Loss of DP1 aggravates vascular remodeling in pulmonary arterial hypertension via mTORC1 signaling

Yuhu He, Caojian Zuo, Daile Jia, Peiyuan Bai, Deping Kong, Di Chen, Guizhu Liu, Juanjuan Li, Yuanyang Wang, Guilin Chen, Shuai Yan, Bing Xiao, Jian Zhang, Lingjuan Piao, Yanli Li, Yi Deng, Bin Li, Philippe P. Roux, Katrin I. Andreasson, Richard M. BreyerYunchao Su, Jian Wang, Ankang Lyu, Yujun Shen, Ying Yu

Research output: Contribution to journalArticlepeer-review

43 Scopus citations


Rationale: Vascular remodeling, including smooth muscle cell hypertrophy and proliferation, is the key pathological feature of pulmonary arterial hypertension (PAH). Prostaglandin I2 analogs (beraprost, iloprost, and treprostinil) are effective in the treatment of PAH. Of note, the clinically favorable effects of treprostinil in severe PAH may be attributable to concomitant activation of DP1 (D prostanoid receptor subtype 1). Objectives: To study the role of DP1 in the progression of PAH and its underlying mechanism. Methods: DP1 levels were examined in pulmonary arteries of patients and animals with PAH. Multiple genetic and pharmacologic approaches were used to investigate DP1-mediated signaling in PAH. Measurements and Main Results: DP1 expression was downregulated in hypoxia-treated pulmonary artery smooth muscle cells and in pulmonary arteries from rodent PAH models and patients with idiopathic PAH. DP1 deletion exacerbated pulmonary artery remodeling in hypoxia-induced PAH, whereas pharmacological activation or forced expression of the DP1 receptor had the opposite effect in different rodent models. DP1 deficiency promoted pulmonary artery smooth muscle cell hypertrophy and proliferation in response to hypoxia via induction of mTORC1 (mammalian target of rapamycin complex 1) activity. Rapamycin, an inhibitor of mTORC1, alleviated the hypoxia-induced exacerbation of PAH in DP1-knockout mice. DP1 activation facilitated raptor dissociation from mTORC1 and suppressed mTORC1 activity through PKA (protein kinase A)dependent phosphorylation of raptor at Ser791. Moreover, treprostinil treatment blocked the progression of hypoxia-induced PAH in mice in part by targeting the DP1 receptor. Conclusions: DP1 activation attenuates hypoxia-induced pulmonary artery remodeling and PAH through PKA-mediated dissociation of raptor from mTORC1. These results suggest that the DP1 receptor may serve as a therapeutic target for the management of PAH.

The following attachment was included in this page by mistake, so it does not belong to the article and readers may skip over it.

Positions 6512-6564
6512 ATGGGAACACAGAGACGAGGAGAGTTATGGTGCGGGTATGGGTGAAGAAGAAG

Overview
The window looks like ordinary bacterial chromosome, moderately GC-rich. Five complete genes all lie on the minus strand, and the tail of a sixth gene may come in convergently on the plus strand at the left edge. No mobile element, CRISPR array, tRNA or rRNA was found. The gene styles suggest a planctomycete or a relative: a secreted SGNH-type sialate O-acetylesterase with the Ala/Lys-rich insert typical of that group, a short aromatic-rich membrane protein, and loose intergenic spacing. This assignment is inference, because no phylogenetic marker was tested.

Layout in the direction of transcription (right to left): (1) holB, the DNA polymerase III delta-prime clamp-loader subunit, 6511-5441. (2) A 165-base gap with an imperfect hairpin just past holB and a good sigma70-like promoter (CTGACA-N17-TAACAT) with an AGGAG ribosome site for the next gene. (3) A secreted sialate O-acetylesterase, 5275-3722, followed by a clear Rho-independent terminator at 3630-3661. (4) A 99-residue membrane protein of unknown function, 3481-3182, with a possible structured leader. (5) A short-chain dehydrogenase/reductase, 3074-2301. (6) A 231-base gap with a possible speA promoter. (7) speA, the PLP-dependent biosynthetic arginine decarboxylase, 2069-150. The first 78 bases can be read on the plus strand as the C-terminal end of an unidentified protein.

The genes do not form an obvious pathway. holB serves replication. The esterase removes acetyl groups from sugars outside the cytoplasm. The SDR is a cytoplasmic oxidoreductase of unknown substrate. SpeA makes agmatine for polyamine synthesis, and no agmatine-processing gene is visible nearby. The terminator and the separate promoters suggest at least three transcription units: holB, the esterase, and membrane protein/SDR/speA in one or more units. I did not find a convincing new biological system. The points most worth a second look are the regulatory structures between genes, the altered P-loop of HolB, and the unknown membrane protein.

Original languageEnglish (US)
Pages (from-to)1263-1276
Number of pages14
JournalAmerican journal of respiratory and critical care medicine
Issue number10
StatePublished - 2020


  • DP1 receptor
  • Hypertrophy and proliferation
  • MTOR signaling
  • Pulmonary arterial hypertension
  • Pulmonary artery smooth muscle cell

ASJC Scopus subject areas

  • Pulmonary and Respiratory Medicine
  • Critical Care and Intensive Care Medicine


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